I've had a Lumia 920. But then I got robbed and I couldn't easily get a replacement where I lived, so I just went for an Android run. After a Galaxy S3 and an Xperia Z1, I'm easily going back to the Lumias with a 1020. I've also had iPhones, but they're way too locked down and are losing their performance advantage. Though Android 5.0 is easily the slowest OS I've ever used. I actually think it's a java limitation. Nice try and all, but it won't work. Apple has a lot more effects but their native code has a huge performance advantage. As for Microsoft, they've created .NET optimizations which make their UI`s performance lightyears ahead of Java apps. Yeah, java may be nice for some things, but surely not for the bulk of an operating system. I've been interested in Android since it's launch. My first phone with a touchscreen was the moto droid. Okay, I understood it was still immature and that explained some problems. But that is not the case anymore. Google is one of the biggest companies in the world. Android is more than half a decade old. Yet, the concept still doesn't work. Truly a shame. Too bad they were too afraid of exposing the Linux OS for native apps and high performance and wanted to limit the devices potential. If Android had been done properly, we'd be talking of iPhones today as we talk about iPods: a piece of history. As for Windows Phone 8.1, it's got a very clean interface (the dreaded Metro UI, which sucks for desktops, actually works very well for phones) and very good performance. The 920 was built like it was meant to last forever. My Lumia's camera was simply the best phone camera I ever touched. iPhone users were easily impressed. There is, of course, the disadvantage of missing some apps. But really, I can't think of any app I've used more than a couple times which I could really miss. Besides, to add to my negative android experience, my 2-year-old nexus has just become a paperweight because Google's Android 5.0 turned it way too slow to do anything useful. At least Microsoft and Apple aren't doing that with their customers (the iOS 8 may slightly slow down an iPhone 4s but nothing compared to this). Most of the idiots who are downvoting the posts who claim the Lumia phones are the most stables are the same people who have probably never used one. It's all very nice to defend open source, but I don't see these same people attacking the iPhone defenders, and the iPhone is an infinitely more closed platform than Windows Phone. Actually, whoever actually claims Android is in any way open, must actually study the facts. On Slashdot, Microsoft is just the great scapegoat. Who cares if Google and Apple are greater threats to freedom. Nobody actually wants to examine reality.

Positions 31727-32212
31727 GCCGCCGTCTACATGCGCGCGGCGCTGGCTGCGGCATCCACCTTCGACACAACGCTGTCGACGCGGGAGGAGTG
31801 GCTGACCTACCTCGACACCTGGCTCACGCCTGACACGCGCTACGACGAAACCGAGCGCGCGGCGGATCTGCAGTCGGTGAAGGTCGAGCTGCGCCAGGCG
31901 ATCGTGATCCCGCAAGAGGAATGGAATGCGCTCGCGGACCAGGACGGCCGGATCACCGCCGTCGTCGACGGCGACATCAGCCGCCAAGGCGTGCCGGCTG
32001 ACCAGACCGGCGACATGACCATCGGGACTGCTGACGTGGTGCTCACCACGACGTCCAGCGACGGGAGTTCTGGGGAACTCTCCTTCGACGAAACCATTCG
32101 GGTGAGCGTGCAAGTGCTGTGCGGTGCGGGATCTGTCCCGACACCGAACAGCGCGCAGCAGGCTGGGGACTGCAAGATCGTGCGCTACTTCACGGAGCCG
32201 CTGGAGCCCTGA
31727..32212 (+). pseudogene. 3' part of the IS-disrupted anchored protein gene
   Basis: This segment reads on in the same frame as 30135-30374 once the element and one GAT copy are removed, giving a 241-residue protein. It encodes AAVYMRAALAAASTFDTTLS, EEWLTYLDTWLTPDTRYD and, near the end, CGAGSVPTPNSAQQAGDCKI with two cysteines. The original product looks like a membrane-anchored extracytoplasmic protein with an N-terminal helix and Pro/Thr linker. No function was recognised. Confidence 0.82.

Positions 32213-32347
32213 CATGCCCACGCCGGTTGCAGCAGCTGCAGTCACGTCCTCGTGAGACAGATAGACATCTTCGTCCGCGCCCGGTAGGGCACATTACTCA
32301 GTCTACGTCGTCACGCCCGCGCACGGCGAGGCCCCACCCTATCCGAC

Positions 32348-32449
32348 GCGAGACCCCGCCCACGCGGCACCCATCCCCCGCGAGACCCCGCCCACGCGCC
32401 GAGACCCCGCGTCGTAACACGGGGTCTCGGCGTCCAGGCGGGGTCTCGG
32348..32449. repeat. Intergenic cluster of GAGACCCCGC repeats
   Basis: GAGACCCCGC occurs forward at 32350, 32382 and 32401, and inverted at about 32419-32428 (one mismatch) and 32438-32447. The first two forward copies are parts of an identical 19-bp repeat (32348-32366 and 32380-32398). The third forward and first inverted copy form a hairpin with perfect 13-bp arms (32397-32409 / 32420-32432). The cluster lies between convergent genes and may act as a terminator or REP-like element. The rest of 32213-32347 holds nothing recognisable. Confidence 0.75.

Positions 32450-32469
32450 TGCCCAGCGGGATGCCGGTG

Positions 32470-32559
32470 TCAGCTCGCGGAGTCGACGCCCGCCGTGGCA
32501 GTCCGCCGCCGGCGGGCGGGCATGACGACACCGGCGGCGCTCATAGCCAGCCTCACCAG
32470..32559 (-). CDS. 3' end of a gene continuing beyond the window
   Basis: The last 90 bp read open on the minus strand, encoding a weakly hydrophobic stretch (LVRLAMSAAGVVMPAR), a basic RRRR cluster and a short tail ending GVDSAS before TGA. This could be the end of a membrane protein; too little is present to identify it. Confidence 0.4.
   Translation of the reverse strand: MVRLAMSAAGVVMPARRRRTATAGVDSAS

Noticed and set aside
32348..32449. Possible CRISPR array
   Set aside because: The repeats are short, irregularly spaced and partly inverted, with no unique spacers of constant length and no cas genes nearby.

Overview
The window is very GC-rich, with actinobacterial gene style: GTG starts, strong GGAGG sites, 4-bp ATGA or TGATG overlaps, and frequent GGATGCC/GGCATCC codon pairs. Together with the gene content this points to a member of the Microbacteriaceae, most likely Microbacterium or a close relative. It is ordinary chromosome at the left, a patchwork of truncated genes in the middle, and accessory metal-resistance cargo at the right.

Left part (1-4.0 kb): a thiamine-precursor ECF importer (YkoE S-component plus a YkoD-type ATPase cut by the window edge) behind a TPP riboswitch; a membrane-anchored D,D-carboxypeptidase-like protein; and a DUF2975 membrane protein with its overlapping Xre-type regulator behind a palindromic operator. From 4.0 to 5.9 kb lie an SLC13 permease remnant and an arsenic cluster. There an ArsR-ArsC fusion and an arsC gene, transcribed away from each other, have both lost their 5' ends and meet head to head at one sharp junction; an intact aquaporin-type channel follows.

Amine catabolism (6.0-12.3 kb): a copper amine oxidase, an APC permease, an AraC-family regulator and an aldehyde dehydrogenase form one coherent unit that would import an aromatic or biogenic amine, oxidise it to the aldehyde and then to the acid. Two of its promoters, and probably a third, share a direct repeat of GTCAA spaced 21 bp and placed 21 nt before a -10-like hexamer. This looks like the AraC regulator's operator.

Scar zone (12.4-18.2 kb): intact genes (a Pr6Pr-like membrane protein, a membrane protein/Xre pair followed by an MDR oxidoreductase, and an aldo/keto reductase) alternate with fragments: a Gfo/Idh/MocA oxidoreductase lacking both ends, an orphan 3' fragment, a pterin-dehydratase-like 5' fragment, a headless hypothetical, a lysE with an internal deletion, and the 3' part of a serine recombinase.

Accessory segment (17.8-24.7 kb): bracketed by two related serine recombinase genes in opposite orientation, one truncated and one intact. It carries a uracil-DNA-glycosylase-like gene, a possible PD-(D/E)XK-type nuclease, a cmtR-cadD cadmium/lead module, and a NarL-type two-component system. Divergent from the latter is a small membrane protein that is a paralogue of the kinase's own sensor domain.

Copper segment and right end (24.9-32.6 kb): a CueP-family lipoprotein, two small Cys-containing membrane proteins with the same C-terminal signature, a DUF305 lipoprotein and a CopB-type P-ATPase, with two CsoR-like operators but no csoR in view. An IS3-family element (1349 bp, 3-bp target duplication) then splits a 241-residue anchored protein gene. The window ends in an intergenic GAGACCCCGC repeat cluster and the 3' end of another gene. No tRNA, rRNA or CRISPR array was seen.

In Nature there are neither rewards nor punishments, there are consequences. -- R.G. Ingersoll